Native plants are vital to conserving the natural biodiversity of a region. Native insects depend on the nutrients provided by native plants and, in turn, become the nutrient source for native birds and mammals. Without the native plants, the insects may be forced to adjust to a new pollinating cycle from foreign plants, the birds will no longer be able to use the twigs and plants that they have grown accustomed to, and the change in berry or blooming cycles will no longer coincide with the migration habits of native animals. In short, the removal of native plants or replacement with foreign plants may irreparably alter an ecosystem.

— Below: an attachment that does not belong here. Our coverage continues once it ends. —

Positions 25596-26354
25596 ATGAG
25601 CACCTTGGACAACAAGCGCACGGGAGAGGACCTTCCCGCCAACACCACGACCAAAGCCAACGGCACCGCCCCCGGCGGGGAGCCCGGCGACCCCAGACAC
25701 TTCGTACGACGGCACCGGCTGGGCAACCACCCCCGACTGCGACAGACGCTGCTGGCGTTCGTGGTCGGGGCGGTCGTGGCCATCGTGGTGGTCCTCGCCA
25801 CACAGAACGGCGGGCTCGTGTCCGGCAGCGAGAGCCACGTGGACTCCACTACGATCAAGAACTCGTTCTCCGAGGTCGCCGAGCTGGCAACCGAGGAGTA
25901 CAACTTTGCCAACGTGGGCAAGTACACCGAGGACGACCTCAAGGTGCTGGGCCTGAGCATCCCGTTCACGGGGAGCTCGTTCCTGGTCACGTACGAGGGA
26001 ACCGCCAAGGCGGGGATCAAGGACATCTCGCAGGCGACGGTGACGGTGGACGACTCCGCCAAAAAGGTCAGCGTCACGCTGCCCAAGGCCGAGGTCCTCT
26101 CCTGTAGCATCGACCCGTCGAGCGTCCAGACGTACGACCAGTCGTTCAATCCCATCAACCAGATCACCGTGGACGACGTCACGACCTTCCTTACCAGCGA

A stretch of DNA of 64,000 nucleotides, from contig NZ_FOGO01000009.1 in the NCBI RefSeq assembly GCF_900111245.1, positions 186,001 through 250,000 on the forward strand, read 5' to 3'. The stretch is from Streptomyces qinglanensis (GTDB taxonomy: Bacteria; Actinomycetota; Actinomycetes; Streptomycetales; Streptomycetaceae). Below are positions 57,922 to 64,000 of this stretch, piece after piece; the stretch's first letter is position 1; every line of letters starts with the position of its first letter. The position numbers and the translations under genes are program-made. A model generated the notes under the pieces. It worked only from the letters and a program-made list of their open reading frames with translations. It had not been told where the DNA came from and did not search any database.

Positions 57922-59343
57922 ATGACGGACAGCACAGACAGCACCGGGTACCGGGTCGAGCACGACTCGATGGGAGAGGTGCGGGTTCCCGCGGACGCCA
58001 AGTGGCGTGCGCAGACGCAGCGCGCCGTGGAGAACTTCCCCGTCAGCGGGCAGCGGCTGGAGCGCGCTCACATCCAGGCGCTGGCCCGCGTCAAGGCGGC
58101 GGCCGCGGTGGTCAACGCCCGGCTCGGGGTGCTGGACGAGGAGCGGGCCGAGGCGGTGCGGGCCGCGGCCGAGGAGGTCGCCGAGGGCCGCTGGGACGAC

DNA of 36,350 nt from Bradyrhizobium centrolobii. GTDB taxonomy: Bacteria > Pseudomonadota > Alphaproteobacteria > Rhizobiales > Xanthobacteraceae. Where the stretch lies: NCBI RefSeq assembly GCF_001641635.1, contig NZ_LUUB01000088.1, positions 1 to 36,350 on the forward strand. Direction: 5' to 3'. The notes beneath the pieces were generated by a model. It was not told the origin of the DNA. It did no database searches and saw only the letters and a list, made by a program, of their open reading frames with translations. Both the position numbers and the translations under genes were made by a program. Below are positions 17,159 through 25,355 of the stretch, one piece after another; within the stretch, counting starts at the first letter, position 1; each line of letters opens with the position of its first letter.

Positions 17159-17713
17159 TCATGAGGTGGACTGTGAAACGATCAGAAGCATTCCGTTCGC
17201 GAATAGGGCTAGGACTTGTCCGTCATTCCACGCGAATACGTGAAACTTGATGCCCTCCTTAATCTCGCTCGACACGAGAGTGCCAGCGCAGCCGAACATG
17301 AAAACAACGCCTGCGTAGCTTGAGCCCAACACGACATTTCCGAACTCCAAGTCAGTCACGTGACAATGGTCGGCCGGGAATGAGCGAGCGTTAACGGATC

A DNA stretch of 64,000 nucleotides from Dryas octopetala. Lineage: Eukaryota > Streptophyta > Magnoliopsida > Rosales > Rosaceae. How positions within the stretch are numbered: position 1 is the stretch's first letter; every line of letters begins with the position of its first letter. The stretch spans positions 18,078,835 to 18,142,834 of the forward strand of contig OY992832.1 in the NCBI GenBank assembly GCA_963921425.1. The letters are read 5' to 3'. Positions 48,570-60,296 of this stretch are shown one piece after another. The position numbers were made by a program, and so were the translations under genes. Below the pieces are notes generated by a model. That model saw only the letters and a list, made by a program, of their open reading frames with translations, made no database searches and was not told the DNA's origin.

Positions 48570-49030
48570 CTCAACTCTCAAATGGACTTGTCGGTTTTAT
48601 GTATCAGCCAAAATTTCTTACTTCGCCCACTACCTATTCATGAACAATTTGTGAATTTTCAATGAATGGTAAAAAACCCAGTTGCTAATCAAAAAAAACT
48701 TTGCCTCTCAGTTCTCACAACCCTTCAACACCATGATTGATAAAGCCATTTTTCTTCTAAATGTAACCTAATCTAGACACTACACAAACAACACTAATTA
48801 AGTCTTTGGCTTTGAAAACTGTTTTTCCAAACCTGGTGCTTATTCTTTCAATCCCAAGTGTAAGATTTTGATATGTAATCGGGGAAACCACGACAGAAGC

Xavier has made attempts to preserve our natural landscape by utilizing the following Ohio-native plants on-campus:
1) Acer rubrum, Red Maple 2) Acer saccharum, Sugar Maple
3) Quercus bicolor, Swamp White Oak 4) Quercus palustrus, Pin Oak
5) Carpinus caroliniana, American Hornbeam 6) Cornus florida, Flowering Dogwood
7) Myrica pensylvanica, Northern Bayberry 8) Pinus strobus, White Pine
9) Panicum virgatum, Switchgrass 10) Crataegus phaenopyrum, Washington Hawthorn